Item Number: CN.00050
Composed in 1999, The Palace of Nine Perfections was commissioned by and gratefully dedicated to the University of Oklahoma Percussion Orchestra, Richard Gipson, conductor. The three movement work is inspired by a spectacular painting on 12 adjacent hanging scrolls by the 17th painter, Yuan Chiang. The three movements depict scenes from this majestic artwork. In the foreground of the paintin one sees the procession of the Emporer K'ang-hsi. The procession consists of advance soldiers on horseback followed by a parade of dignitaries in fine and elaborate robes. The first movement depicts this scene using both stately marching rhythms and rapid, spinning gestures representing the horses in full gallup. In the painting, the palace is nestled among mist-filled valleys. The 2nd movement represents these beautifully mysterious realms. The chords are soft and luxurious; melodies or fragments of melodies appear and disappear in the mist. The fantasy palace itself (home of the Paradises of the Immortals) is a fantastic building-the setting amidst the rocky cliffs, awe-inspiring. The final movement represents the excitement of this vision, the music intense and dramatic.
The Palace of Nine Perfections was commissioned by the University of Oklahoma Percussion Orchestra, Dr. Richard C. Gipson, Conductor. It received its premiere performanceon April 11, 2000, by the group at the University of Oklahoma, Norman, OK, Dr. Gipson conducting. It subsequently was performedin its New York City premiere on February 26, 2001 at Merkin Concert Hall by the OU Percussion Orchestra.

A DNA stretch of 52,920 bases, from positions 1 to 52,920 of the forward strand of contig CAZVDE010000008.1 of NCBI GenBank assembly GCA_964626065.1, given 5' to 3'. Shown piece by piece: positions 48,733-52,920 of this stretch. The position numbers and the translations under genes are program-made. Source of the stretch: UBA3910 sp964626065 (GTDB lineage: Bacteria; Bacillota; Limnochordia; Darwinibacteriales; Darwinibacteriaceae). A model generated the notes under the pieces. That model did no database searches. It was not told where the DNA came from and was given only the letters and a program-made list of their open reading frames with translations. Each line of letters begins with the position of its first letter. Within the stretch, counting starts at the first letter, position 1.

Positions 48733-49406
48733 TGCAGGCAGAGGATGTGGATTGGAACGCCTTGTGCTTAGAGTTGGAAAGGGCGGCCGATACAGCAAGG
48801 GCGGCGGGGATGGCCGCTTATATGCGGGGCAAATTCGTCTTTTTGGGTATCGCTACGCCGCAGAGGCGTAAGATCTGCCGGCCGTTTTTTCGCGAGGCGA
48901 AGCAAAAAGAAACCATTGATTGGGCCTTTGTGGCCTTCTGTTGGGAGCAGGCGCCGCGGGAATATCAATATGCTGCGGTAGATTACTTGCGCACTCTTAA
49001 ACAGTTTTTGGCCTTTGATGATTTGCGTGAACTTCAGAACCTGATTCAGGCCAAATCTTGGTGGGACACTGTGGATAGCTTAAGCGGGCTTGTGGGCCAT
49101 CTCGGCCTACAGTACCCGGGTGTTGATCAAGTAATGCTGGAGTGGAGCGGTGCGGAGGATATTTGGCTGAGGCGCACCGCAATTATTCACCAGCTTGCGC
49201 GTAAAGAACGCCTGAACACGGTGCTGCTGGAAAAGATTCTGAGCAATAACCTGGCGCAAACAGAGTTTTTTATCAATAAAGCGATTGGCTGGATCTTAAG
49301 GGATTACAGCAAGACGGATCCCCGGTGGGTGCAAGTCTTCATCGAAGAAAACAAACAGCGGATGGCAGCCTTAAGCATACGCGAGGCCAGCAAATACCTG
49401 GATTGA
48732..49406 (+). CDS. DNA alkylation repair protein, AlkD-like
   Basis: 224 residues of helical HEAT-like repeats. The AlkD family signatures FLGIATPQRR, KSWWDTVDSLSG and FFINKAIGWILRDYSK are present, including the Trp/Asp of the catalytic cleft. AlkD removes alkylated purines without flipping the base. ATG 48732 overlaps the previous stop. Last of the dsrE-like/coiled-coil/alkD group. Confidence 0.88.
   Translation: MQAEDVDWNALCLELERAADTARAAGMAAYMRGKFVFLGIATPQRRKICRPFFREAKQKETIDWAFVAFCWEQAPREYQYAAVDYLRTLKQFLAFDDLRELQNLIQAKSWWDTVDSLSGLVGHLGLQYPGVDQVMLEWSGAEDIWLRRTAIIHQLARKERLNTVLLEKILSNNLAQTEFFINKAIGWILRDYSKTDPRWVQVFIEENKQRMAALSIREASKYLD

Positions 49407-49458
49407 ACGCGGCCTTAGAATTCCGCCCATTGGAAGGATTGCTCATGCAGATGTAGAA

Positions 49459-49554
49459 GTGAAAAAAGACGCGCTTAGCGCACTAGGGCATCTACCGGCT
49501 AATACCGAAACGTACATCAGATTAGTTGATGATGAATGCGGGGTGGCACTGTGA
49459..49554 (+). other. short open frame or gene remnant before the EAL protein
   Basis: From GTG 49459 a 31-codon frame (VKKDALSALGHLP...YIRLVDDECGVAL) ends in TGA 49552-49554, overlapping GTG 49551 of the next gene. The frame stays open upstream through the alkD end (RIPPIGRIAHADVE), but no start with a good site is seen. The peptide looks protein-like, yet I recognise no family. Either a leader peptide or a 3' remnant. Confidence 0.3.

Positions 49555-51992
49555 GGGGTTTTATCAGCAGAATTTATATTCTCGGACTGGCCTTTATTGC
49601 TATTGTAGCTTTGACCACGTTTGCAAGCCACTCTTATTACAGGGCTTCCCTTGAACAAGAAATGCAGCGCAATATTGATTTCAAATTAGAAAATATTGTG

About the OU Percussion Press
In 1977 the OU Percussion Orchestra and Ensemble embarked on a project that developed into a national model for the encouragement and development of new music for percussion ensemble. The OU Percussion Ensemble Commissioning Series regularly engages outstanding composers to write works for this medium. The Commissioning Series is responsible for the creation of some of today's staples in the percussion ensemble repertoire.
In 1983 the University of Oklahoma funded the establishment of the OU Percussion Press, a non-profit extension of the percussion area. Through the Percussion Press, the commissioning series compositions plus other works expressly written for the OU Percussion Orchestra and Ensembles have been made available for purchase and performance by the world's leading percussion ensembles. The Percussion Press' catalog numbers more than 50 works, all published in a non-profit venture as a service to the profession.